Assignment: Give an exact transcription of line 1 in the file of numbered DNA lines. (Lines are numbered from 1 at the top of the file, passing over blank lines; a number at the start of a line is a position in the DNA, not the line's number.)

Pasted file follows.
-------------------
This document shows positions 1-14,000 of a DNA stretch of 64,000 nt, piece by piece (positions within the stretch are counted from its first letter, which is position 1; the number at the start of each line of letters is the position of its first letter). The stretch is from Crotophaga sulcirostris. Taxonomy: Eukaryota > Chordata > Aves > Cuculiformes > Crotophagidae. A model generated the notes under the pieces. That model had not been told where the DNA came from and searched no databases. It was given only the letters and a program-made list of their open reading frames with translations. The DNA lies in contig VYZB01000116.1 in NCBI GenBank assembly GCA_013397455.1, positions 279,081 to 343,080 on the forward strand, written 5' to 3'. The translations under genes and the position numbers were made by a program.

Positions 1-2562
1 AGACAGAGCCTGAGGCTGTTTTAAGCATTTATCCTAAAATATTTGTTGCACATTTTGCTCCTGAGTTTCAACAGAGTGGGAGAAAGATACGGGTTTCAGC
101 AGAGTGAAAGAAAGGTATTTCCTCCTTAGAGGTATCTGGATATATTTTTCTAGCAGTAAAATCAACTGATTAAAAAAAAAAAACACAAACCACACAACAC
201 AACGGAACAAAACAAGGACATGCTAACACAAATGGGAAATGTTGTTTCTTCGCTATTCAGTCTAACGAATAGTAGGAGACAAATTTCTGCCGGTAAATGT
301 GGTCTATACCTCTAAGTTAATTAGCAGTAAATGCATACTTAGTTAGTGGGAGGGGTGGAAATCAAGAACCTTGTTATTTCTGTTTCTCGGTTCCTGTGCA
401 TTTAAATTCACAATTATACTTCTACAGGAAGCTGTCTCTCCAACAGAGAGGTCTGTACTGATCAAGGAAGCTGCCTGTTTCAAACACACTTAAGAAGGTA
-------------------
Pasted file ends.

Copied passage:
This document shows positions 1-14,000 of a DNA stretch of 64,000 nt, piece by piece (positions within the stretch are counted from its first letter, which is position 1; the number at the start of each line of letters is the position of its first letter). The stretch is from Crotophaga sulcirostris. Taxonomy: Eukaryota > Chordata > Aves > Cuculiformes > Crotophagidae. A model generated the notes under the pieces. That model had not been told where the DNA came from and searched no databases. It was given only the letters and a program-made list of their open reading frames with translations. The DNA lies in contig VYZB01000116.1 in NCBI GenBank assembly GCA_013397455.1, positions 279,081 to 343,080 on the forward strand, written 5' to 3'. The translations under genes and the position numbers were made by a program.